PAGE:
Groundcover Clematis

Clematis texensis ‘Princess Diana’.
Photo credit Mon Jardin & Ma Maison

I had the pleasure of seeing Nicholas Staddon, director of the New Plants Team at Monrovia, at the Northwest Flower & Garden Show in February. We got to talking about the fact that most gardeners were missing an opportunity by not using clematis as a groundcover in their gardens. I wondered if Linda Beutler, curator of the Rogerson Clematis Collection in Lake Oswego, recommended certain varieties as groundcovers. Here’s her response:

“We, that is the FRCC [Friends of the Rogerson Clematis Collection] display gardens, are growing hybrid clematis as groundcovers in several places, and they serve the function very well. There are also clematis species that occupy the ground-plane naturally.

In a woodland setting, ‘Bells of Emei Shan’, brought back from China by Dan Hinkley and subsequently given a cultivar name when agreement could not be reached over its true identity, prefers partial shade, and was found growing over a nurse log with root covered by moss. Great plant to add to a stumpery.

In full sun, say on a rocky bank where there is some, but not too much, supplemental irrigation, the hybrids of Clematis texensis, such as ‘Princess Diana’ and ‘Gravetye Beauty’ are great groundcovers, rumbling along and cruising over low mounding shrubs like cistus or manzanitas like speed bumps. They want good drainage, and will create billowing cascades when they’re happy. Clematis texensis is found scrambling over river rock in riparian zones, sometimes in the sun and sometimes in partial deciduous shade. It climbs easily, but in the wild often does not.

Most of the Atragene Group (hybrids of Clematis alpina, macropetala, koreana, and their cousins) are natural scramblers, and these too tolerate gravelly soil. Atragene is pronounced at-rah’-jen-knee. Digging pumice into the soil with them seems to meet their drainage needs, and they run along the ground or form a large mat, but will then climb when they meet a vertical challenge. Look for varieties like ‘Markham’s Pink’, ‘Bluebird’, ‘Brunette’, ‘White Swan’, really any of that group. At Sissinghurst Castle, the famous 20th century garden in England, they use Clematis alpina as a ground cover, and use Clematis macropetala in containers, draping down the sides of tall elegant urns which are used as sleeves for the utilitarian pots the clematis are actually planted in. In another month or so, visitors to the Rogerson Clematis Collection at Luscher Farm will be able to see these plants in bloom and growing in an area called ‘Via Atragene”, where the plants have an option of mounting a Viburnum tinus hedge or meandering along the low rock wall and the base of the hedge.”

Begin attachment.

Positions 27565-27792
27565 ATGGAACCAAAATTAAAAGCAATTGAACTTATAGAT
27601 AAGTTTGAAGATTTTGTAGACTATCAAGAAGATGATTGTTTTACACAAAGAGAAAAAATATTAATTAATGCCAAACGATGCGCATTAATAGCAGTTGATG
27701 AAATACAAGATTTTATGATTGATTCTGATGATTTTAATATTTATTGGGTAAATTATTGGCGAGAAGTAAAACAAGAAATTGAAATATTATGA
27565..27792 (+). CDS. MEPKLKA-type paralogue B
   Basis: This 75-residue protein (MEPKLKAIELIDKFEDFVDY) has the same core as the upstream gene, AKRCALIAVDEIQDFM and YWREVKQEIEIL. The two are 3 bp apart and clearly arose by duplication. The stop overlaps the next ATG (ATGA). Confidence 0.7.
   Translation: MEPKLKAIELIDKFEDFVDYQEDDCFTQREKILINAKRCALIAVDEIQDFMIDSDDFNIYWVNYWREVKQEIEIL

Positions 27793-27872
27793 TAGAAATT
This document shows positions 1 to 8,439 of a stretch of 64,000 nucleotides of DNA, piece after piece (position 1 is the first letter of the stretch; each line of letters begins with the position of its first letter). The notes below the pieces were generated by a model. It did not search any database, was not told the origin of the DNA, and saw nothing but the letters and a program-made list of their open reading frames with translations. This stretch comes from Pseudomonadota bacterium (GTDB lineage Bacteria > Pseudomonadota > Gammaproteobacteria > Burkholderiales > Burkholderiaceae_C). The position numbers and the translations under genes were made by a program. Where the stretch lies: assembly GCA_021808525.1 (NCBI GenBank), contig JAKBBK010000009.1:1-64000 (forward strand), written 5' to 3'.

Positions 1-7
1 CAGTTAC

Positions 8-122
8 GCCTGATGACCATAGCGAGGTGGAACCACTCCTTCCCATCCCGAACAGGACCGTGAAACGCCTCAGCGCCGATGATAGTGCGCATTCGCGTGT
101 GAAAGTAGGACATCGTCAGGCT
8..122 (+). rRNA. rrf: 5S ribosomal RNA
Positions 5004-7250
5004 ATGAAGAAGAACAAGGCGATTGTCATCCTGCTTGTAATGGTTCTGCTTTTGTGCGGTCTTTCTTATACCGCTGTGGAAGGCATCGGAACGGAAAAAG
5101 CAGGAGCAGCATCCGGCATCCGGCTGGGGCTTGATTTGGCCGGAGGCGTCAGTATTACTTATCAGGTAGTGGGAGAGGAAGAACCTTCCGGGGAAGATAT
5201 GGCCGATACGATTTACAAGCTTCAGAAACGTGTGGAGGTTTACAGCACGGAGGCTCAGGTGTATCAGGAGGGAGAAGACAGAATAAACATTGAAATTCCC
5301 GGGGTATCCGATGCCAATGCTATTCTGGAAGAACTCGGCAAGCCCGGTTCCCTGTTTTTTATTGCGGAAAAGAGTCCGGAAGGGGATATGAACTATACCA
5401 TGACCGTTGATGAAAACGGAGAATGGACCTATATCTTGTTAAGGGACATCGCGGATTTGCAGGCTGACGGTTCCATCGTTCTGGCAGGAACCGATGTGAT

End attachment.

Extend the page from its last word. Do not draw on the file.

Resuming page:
Thank you, Linda! The Rogerson Clematis Collection was formed over a long period with an eye to preserving historic clematis as well as the newest. The collection includes plants that are unique or exceptionally rare. At approximately 500 taxa and just under 900 individual plants, it is one of the largest assemblage of clematis in the Western Hemisphere. Approximately 30% of the taxa in the collection are not currently available in the “trade.”

To “bond” with one of the plants in the collection, FRCC started an Adopt-A-Clematis program. It allows “foster parents” to contribute directly to the care and feeding of one particular clematis plant for one year. Click here for more information on the Adopt-A-Clematis program.